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The Irish-born defender set to embark on an African adventure

Roberto Lopes is preparing to represent Cape Verde in the Africa Cup of Nations.

Roberto Lopes (file pic).
Roberto Lopes (file pic).
Image: Evan Treacy/INPHO

ROBERTO LOPES has had a better 2021 than most.

In addition to playing a key part in Shamrock Rovers winning a second successive Premier Division title, he was recently nominated for PFAI Player of the Season.

Lopes is the only Hoops player to be recognised, as he vies with Bohemians’ Georgie Kelly and St Patrick Athletic’s Chris Forrester for the prize.

“To be honest, out of all the team, I’m probably surprised it’s me most,” he says.

“I think we had some outstanding individuals, the likes of Danny [Mandroiu] and Rory [Gaffney] and one or two others. From a personal point of view, I’m delighted to be considered over the league, it’s great for myself.

“I don’t like to hype myself up, but it’s nice when your fellow peers are saying either they had a difficult game against you, or they rate you really highly.”

While Lopes has enjoyed great success at club level, there was recent disappointment for the player on the international stage.

The Shamrock Rovers star was born in Dublin, but qualifies to represent Cape Verde through his father and made his debut for the country in 2019.

A 1-1 draw with Nigeria last month saw their hopes of World Cup qualification end, as they missed out on one of the five allocated spots.

“I was sick,” he recalls. “I thought we had a really good opportunity to get the job done. Obviously, I didn’t start the game particularly well, I made a hames of a header, which led to their first goal. To get an equaliser straight after that was brilliant. It was a bit of a scrappy game after that. It was just gutting to feel we were this close to making the playoffs, we just couldn’t get the other goal that would have sealed it.”

Lopes still reflects fondly on this eye-opening experience of playing in Africa.

“It could be 500 people, it could be 500,000 people and the noise is the exact same. All dancing, all music, all cheering, for both teams. It’s not sort of biased to the home nation. I remember going into the ground in Senegal, and Nigeria, and you’re getting clapped off the bus. There are big cheers going off, so the atmosphere is unbelievable.

“It’s unbelievable and I have to kind of pinch myself sometimes and say: ‘I’m actually here to play football.’ It’s incredible really, going to countries that you never dream of going to. Countries like Rwanda pop up, Mozambique. You’re going there and you get to see the culture over there.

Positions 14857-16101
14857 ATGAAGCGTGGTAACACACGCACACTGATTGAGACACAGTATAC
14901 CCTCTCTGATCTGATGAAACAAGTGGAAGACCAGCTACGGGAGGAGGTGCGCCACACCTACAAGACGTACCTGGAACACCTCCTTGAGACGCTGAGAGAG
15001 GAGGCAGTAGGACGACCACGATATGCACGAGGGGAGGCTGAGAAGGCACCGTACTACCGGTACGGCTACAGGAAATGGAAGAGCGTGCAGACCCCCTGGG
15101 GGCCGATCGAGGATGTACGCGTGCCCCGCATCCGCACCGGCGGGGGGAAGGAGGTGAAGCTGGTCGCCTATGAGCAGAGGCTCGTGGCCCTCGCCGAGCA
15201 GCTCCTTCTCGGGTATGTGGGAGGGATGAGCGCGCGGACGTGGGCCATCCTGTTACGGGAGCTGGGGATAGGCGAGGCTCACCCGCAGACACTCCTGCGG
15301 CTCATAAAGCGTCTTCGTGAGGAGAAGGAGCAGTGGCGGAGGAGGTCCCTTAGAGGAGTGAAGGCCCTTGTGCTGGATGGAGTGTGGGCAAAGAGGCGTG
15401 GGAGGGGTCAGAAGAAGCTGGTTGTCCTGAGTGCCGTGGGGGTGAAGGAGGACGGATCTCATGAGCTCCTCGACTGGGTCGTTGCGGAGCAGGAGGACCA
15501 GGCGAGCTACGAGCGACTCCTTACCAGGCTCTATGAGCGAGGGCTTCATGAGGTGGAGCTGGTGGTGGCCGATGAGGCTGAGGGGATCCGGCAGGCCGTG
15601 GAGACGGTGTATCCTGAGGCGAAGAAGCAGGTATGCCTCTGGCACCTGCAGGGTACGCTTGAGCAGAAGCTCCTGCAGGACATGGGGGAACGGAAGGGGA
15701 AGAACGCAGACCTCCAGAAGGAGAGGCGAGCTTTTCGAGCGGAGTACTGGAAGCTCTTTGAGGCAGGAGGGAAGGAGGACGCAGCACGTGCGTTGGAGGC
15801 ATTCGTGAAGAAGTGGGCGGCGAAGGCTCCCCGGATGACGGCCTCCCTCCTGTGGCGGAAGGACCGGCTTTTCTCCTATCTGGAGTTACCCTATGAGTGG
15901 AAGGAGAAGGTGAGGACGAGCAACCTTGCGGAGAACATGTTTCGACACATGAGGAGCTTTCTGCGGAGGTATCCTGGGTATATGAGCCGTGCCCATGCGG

“Every time I go to a new country, I look back at my Visas on my passport and think I’m one lucky guy.”

Travelling back and forth to Africa has not been without problems — earlier this year Lopes had to cut short one trip after discovering he would be subject to hotel quarantine upon return to Ireland — but overall he has no regrets about committing to Cape Verde.

“Not at all. It was probably out of our control. I missed out on the Mozambique game which actually guaranteed us qualification for the Africa Cup of Nations, but if I look back on the year in total and all the times I played for Cape Verde, it’s truly unbelievable. It’s been a dream come true. I’m just so proud to represent my family. I’d never see it as a hindrance.”

Lopes won’t have too long to dwell on the World Cup disappointment. The Cameroon-hosted Africa Cup of Nations gets underway on 9 January, with the defender due to fly out in late December.

With the League of Ireland season only recently ending, it means the centre-back won’t have much time to recharge the batteries.

“I’ll take maybe two weeks of mental break and then just try to keep myself ticking over training wise so I don’t lose too much fitness or sharpness before we’re due to meet up again. 

“I probably do a lot of it myself and then I’ll touch base with Darren Dillon, our strength-and-conditioning coach and the manager. We have facilities up in Rovers and I’ll get a few sessions in as well. I’ll be making sure I’m in the best shape I can be going over there.

“Around Christmas time, I love spending time with the family. My brother has a new baby [born in] May, so it’ll be her first Christmas. It would be great to spend the whole of Christmas with her. But look, I have to realise how lucky I am to have the opportunity of going away to such a prestigious tournament and I’m really looking forward to it.”